Catalonia 1st Oct. 2017 (AlJazeera Network/Media)
Catalonia’s referendum on independence is underway, as voters across the region cast their ballots on the question: “Do you want Catalonia to become an independent state in the form of a republic?”
Since polls opened at 07:00 GMT, there have been frequent confrontations between Spanish police forces and would-be Catalan voters.
More than 460 civilians and up to 12 security officials have sustained injuries as a result, according to Ada Colau, the Mayor of Barcelona, and the Spanish Ministry of the Interior.
On social media, the exchange of opinions on the referendum also mirrored the tension in the streets of Catalonia.
Reactions in Spain were divided, with officials from the central government and regional government offering different versions of events.
Juan Ignacio Zoido, Spain’s interior minister, praised the response of security officials as “proportional and professional” in a post containing a video showing a Spanish police officer providing a helping hand to a father and child near the Catalonian city of Girona.
However, Raül Romeva i Rueda, the Catalan government’s minister of foreign affairs, took a different view on events. He criticised Madrid’s response to the referendum, saying Catalonia would continue to push forward with the vote.
The Spanish Ministry of the Interior posted a video showing stones being thrown at the Spanish Civil Guard, declaring “violence against the police continues”.
Spain’s Civil Guard also posted a video showing clashes with members of the public, claiming officials were continuing to “resist harassment and provocations as they discharge their obligations proportionally in defence of the law”.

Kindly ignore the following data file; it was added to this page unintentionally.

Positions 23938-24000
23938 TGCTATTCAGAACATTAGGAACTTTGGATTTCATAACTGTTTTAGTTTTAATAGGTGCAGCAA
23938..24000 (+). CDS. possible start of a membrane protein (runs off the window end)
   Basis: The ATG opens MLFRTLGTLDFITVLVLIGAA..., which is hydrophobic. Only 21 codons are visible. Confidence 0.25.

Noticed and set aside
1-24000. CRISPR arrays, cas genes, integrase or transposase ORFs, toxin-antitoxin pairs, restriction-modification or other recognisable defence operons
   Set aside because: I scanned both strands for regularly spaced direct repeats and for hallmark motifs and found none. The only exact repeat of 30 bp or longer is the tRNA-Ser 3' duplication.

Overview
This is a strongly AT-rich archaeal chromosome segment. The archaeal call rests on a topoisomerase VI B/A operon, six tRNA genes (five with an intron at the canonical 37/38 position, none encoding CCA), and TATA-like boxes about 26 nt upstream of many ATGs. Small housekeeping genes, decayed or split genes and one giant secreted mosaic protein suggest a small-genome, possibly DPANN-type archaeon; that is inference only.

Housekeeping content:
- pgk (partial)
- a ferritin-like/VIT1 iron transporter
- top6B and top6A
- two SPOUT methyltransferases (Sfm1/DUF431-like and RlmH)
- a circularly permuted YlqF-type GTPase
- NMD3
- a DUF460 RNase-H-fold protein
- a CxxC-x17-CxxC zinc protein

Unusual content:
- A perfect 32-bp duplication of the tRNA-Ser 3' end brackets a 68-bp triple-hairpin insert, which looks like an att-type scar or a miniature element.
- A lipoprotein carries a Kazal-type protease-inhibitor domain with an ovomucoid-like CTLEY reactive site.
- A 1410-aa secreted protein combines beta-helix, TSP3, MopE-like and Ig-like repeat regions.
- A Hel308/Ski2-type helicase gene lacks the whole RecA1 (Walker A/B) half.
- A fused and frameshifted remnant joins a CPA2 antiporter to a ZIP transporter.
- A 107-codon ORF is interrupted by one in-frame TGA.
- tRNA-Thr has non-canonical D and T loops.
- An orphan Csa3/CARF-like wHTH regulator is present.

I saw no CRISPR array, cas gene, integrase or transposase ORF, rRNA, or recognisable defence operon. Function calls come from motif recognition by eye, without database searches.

A number of individuals in Catalonia took to social media to contest the Spanish government’s claims of proportionality, claiming violence was being used by security officials to deter Catalans from exercising their opinion.
Natza Farre’s post, with images courtesy of Jordi Folch, showed police striking a number of civilians in the Guinardo district of Barcelona.
Charles Michel, Belgium’s prime minister, also spoke out against the use of force by Spanish police. He called on both parties to resolve their political differences through non-violent means.
Polls were scheduled to close at 18:00 GMT
As reported by INDEPENDENT, Catalonia has overwhelmingly voted for independence from Spain, with 90 per cent of over two million votes counted saying “yes”, the regional government has said.
According to voting figures issued early on Monday morning, 90.9 per cent of the votes now counted, or 2,020,144 were in favour of independence, and 7.87 per cent, just 176,565, were against.
The regional government spokesman, Jordi Turull, said 15,000 votes were still due to be counted and that total voting figures remain incomplete and provisional because a much larger number, an estimated 770,000, are either inaccessible or lost after some polling stations were closed and ballot boxes were seized by police.